Chief executive Sue Bidrose started her tenure with a promise of greater transparency and openness (read “honesty”) that was sorely needed. There was some early progress, but the transparency project appears a priority no more.

With the financial storm clouds assembling over the DCC that the chief executive cannot fail to be aware of, some honesty about the actual costs the DCC faces over the next decade is needed. It ranges from the small – just how much will it take to fix Wall Street mall to the $1B existential Aurora problem. The CEO and her staff have been invisible on this critical issue, instead producing reports of risible fantasy such as last year’s effort that valued Delta at over $50M, and Aurora at over $200M. Facing up to an austere decade is the only way that Dr Bidrose and Councillors will avoid having their careers and reputations destroyed by the appointment of a commissioner. 


Council Documents:
DCC Infrastructure Strategy
DCC Long Term Plan 2015/16 – 2024/25
Audit Opinion – Independent auditor’s report on Dunedin City Council’s 2015-25 Long‑Term Plan. Author: Ian Lothian, Audit New Zealand on behalf of the Auditor‑General, Dunedin NZ.

ODT Stories:
14.2.17 Councils, Aurora poles apart on ‘removing risk’ definition
13.2.17 Without warrants for years
11.2.17 Aurora affected by pole, staff shortages
8.2.17 Action by Delta decried
29.12.16 Director for $30m pole project
2.12.16 Resignation blow to pole work

Related Posts and Comments:
22.1.17 DCC LGOIMA Response : Wall Street Mall and Town Hall Complex
30.11.16 Delta #EpicPowerFail 7 : Kyle Cameron —The Money or the Bag?

█ For more, enter the terms *delta*, *aurora*, *grady*, *wall street mall*, *richard healey*, *steve thompson*, *dchl*, *epicfail*, *epicpowerfail* or *epic fraud* in the search box at right.

Posted by Elizabeth Kerr

This post is offered in the public interest.

*Images by Parker Warburton Team Architects


Filed under Aurora Energy, Business, Central Otago, Construction, DCC, Delta, Democracy, Design, Dunedin, Economics, Education, Electricity, Events, Finance, Geography, Health, Infrastructure, LTP/AP, Media, Name, New Zealand, OAG, Ombudsman, People, Perversion, Politics, Project management, Property, Public interest, Queenstown Lakes, Resource management, Site, Structural engineering, Travesty, What stadium

Audit NZ admonishes commissioner Grant and SDHB #Health


“By not declaring all interests, particularly the pecuniary interests, exposes the DHB to an increase in conflict of interest risk and potential for reputational damage.” –Report, Audit New Zealand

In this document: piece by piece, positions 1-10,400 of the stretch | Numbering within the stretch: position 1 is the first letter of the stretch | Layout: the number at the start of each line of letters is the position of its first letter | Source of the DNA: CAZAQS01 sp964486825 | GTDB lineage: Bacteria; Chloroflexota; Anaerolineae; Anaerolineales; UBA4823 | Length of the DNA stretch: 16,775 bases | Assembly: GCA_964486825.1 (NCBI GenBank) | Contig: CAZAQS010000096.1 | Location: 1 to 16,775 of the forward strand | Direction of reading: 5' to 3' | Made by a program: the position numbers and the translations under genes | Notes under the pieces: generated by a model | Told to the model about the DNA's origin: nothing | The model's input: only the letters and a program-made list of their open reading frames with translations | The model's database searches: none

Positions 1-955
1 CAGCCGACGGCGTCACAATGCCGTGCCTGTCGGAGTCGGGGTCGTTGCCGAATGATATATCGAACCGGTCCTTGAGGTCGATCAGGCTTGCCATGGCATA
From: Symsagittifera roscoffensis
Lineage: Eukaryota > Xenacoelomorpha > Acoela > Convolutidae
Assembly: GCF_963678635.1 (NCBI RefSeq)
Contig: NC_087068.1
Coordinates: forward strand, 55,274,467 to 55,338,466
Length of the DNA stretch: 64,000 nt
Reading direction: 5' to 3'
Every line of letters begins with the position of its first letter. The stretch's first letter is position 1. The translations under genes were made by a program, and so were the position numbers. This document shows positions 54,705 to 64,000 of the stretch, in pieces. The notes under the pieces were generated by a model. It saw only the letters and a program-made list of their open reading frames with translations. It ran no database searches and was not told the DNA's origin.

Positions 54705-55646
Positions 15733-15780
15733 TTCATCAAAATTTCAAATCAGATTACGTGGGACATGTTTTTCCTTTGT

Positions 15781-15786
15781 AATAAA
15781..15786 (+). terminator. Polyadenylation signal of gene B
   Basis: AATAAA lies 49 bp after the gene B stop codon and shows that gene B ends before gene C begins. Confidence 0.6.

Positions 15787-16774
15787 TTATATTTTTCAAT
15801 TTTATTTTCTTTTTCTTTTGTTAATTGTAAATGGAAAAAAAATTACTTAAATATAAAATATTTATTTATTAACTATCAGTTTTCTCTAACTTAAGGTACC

The auditors were also disappointed at a lack of progress in other areas. There were no up-to-date disaster recovery plans, a shortcoming identified previously. (ODT)

### ODT Online Mon, 9 Jan 2017
SDHB rapped over non-disclosures
By Eileen Goodwin
Audit New Zealand has told the Southern District Health Board to sharpen up its act on financial  disclosures after finding some interests had not been declared. Commissioner Kathy Grant made new declarations after the issue was raised by auditors, she confirmed to the Otago Daily Times. Mrs Grant had not realised they had to be declared.
….In its 2015-16 audit, Audit New Zealand recommended the DHB implement regular checks of the New Zealand companies office register to check for non-disclosures.
….The auditors said the DHB’s “key challenge” was maintaining sustainable services while trying to improve its financial position.
Read more

Kathy Grant is a consultant at Dunedin law firm Gallaway Cook Allan.


Southern District Health Board
End of year update on the Dunedin Hospital redevelopment project

Wednesday, 14 December 2016
The Southern Partnership Group (SPG) is pleased with progress towards having an Indicative Business Case, with a shortlist of options for the redevelopment of Dunedin Hospital, completed by mid-next year. “Despite the ambitious timeframe, we’ve met our deadline to workshop the longlist of options by Christmas and are on track to have that narrowed down to a shortlist by mid next year,” SPG Chair Andrew Blair says. “The longlist options range on a spectrum from replacing the Clinical Services Building and refurbishing or replacing the Ward Block, to moving all hospital facilities to an entirely new hospital campus either nearby or somewhere else in Dunedin City….”
Read more

SDHB Annual Report 2016

Audit NZ 2015-16 Management Report

Posted by Elizabeth Kerr

This post is offered in the public interest.


Filed under Business, Democracy, Dunedin, Economics, Finance, Health, Infrastructure, Media, Name, New Zealand, OAG, Ombudsman, People, Politics, Project management, Property, Public interest, SDHB, Travesty

The Demon Duck freak show of partial ‘Civic’ information! Before voting closes! #Dunedin


Two instances in two days [Voting closes on Saturday 8 October] of partial information. Really, this means NO INFORMATION at all. Or at best something Tall, the Recipe for FURTHER IRRITATION. Said Ratepayers who’ve seen quite enough of Cull Council fluff.

Be quite sure of that. The future is cracked quacked.


No. 1